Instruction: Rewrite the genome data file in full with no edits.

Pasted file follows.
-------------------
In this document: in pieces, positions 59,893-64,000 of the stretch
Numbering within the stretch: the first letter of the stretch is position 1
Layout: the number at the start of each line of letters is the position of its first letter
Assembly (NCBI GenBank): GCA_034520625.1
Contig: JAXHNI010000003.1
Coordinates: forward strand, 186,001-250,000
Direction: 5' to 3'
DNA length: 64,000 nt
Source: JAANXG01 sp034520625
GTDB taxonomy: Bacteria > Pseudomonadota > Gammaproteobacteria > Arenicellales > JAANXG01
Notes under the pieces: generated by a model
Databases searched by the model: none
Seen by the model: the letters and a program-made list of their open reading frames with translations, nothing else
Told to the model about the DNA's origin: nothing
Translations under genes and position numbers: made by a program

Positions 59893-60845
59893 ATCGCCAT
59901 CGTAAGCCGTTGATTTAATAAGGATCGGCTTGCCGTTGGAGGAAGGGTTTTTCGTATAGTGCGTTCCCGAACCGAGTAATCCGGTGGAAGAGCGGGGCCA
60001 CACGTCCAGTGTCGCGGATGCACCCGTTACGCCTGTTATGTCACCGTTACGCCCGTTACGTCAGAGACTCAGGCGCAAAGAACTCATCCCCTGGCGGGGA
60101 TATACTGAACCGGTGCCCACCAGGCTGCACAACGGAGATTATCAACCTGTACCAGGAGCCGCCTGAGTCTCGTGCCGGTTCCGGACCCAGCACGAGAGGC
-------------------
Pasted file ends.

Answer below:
In this document: in pieces, positions 59,893-64,000 of the stretch
Numbering within the stretch: the first letter of the stretch is position 1
Layout: the number at the start of each line of letters is the position of its first letter
Assembly (NCBI GenBank): GCA_034520625.1
Contig: JAXHNI010000003.1
Coordinates: forward strand, 186,001-250,000
Direction: 5' to 3'
DNA length: 64,000 nt
Source: JAANXG01 sp034520625
GTDB taxonomy: Bacteria > Pseudomonadota > Gammaproteobacteria > Arenicellales > JAANXG01
Notes under the pieces: generated by a model
Databases searched by the model: none
Seen by the model: the letters and a program-made list of their open reading frames with translations, nothing else
Told to the model about the DNA's origin: nothing
Translations under genes and position numbers: made by a program

Positions 59893-60845
59893 ATCGCCAT
59901 CGTAAGCCGTTGATTTAATAAGGATCGGCTTGCCGTTGGAGGAAGGGTTTTTCGTATAGTGCGTTCCCGAACCGAGTAATCCGGTGGAAGAGCGGGGCCA
60001 CACGTCCAGTGTCGCGGATGCACCCGTTACGCCTGTTATGTCACCGTTACGCCCGTTACGTCAGAGACTCAGGCGCAAAGAACTCATCCCCTGGCGGGGA
60101 TATACTGAACCGGTGCCCACCAGGCTGCACAACGGAGATTATCAACCTGTACCAGGAGCCGCCTGAGTCTCGTGCCGGTTCCGGACCCAGCACGAGAGGC